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Major explosions rock Beirut, causing widespread damage and casualties

At least 70 people are dead and thousands injured.
A picture shows the scene of a huge explosion that rocked the Lebanese capital Beirut on August 4, 2020. - A large explosion rocked the Lebanese capital Beirut on August 4, an AFP correspondent said. The blast, which rattled entire buildings and broke glass, was felt in several parts of the city. (Photo by Janine HAIDAR / AFP) (Photo by JANINE HAIDAR/AFP via Getty Images)

Large explosions hit Beirut today, causing extensive damage and thousands of casualties. The incident comes at a horrible time for Lebanon, which is already dealing with an economic crisis. 

At around 6:00 pm local time, a massive explosion took place in Beirut’s port, sending shockwaves across the city. The blast occurred near the Lebanese capital’s downtown, causing massive destruction reminiscent of a war zone in the vicinity. There was also damage several miles outside of Beirut. 

Lebanese authorities have blamed the blast on large quantities of ammonium nitrate — a highly explosive material — stored in a warehouse at the port for six years. 

Lebanese Prime Minister Hassan Diab said the incident took place at a “dangerous warehouse” and noted that it is under investigation.

Meanwhile, Lebanese President Michel Aoun tweeted that it was "unacceptable" for such a large quantity of the dangerous material to be stored without proper saftey measures.

Prior to the large explosion, there was already a cloud of smoke emanating from the port. Agence France-Presse reported that two explosions took place. 

Beirut resident Alvis Albazi said the explosion was so loud he thought it was an air strike.

“I thought an explosion on the ground couldn’t do this,” he told Al-Monitor.

The number of casualties continues to rise. There were at least 70 people killed and 4,000 wounded as of late Tuesday night local time, according to Lebanon's health minister.

“I promise that this catastrophe will not go unpunished and those responsible will be held accountable,” Diab said in a speech.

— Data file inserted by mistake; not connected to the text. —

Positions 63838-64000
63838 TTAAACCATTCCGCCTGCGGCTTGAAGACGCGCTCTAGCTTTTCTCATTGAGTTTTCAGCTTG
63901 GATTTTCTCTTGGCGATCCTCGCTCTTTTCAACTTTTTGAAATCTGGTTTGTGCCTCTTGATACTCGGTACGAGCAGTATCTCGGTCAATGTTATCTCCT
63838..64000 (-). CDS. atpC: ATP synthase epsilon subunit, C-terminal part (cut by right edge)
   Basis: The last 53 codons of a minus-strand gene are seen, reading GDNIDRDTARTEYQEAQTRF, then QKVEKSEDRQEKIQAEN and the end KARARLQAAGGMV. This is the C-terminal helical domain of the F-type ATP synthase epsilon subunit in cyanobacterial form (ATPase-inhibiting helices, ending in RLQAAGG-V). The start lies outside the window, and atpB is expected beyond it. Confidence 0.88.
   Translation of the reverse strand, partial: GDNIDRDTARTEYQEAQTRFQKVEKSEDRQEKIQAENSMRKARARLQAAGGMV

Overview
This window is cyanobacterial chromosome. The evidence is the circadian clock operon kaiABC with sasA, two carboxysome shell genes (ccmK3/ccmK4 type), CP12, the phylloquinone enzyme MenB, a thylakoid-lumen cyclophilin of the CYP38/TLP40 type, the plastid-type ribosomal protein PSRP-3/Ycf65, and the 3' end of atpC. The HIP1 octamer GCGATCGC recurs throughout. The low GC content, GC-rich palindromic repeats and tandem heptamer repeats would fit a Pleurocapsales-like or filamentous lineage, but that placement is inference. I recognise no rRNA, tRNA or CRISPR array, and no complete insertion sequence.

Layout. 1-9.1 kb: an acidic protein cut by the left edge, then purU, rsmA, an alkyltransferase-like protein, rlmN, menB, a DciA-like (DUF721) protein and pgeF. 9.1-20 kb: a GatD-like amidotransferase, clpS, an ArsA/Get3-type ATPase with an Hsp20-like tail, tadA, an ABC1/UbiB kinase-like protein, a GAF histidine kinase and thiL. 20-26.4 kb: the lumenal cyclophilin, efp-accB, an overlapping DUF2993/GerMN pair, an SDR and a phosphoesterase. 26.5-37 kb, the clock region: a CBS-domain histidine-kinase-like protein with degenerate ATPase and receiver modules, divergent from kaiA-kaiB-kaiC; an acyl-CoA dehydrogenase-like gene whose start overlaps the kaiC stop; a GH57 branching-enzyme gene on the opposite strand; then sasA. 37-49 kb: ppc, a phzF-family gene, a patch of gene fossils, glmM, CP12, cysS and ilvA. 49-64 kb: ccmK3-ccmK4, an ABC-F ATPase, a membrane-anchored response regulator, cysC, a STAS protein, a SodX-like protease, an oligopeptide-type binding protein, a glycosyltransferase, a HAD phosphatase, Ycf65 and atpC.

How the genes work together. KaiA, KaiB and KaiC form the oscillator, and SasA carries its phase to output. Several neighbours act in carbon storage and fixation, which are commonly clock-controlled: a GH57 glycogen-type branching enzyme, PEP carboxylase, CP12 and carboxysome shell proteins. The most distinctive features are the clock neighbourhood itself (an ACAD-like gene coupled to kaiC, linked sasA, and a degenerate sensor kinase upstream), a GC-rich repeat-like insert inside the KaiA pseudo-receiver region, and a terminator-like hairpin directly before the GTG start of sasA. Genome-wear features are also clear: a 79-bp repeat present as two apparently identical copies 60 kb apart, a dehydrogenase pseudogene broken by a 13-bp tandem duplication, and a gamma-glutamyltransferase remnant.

An Israeli official said Israel was not responsible for the explosion, according to the outlet. Israel and the Lebanese armed group Hezbollah have clashed recently.

Rescue and emergency workers are continuing to treat victims and free people still trapped by the rubble. Hospitals are also asking people to donate blood. France, Qatar, Iraq and other countries have pledged to help Lebanon deal with the tragedy. 

“France stands alongside Lebanon. Always. French aid and resources are being delivered,” French President Emmanuel Macron said on Twitter.  

Lebanon is already in the midst of a devastating economic crisis. The Lebanese currency's value has plummeted and electricity cuts are worsening during the humid summer. The government has so far been unable to obtain financial assistance from the International Monetary Fund (IMF) and others. Anti-government protests have continued since October. COVID-19 cases are also rising and the government's anti-virus measures have contributed to job and income losses. Some top officials have resigned in recent months, saying the government is not serious about implementing reforms. 

This story has been updated to reflect new information. This is a developing story.

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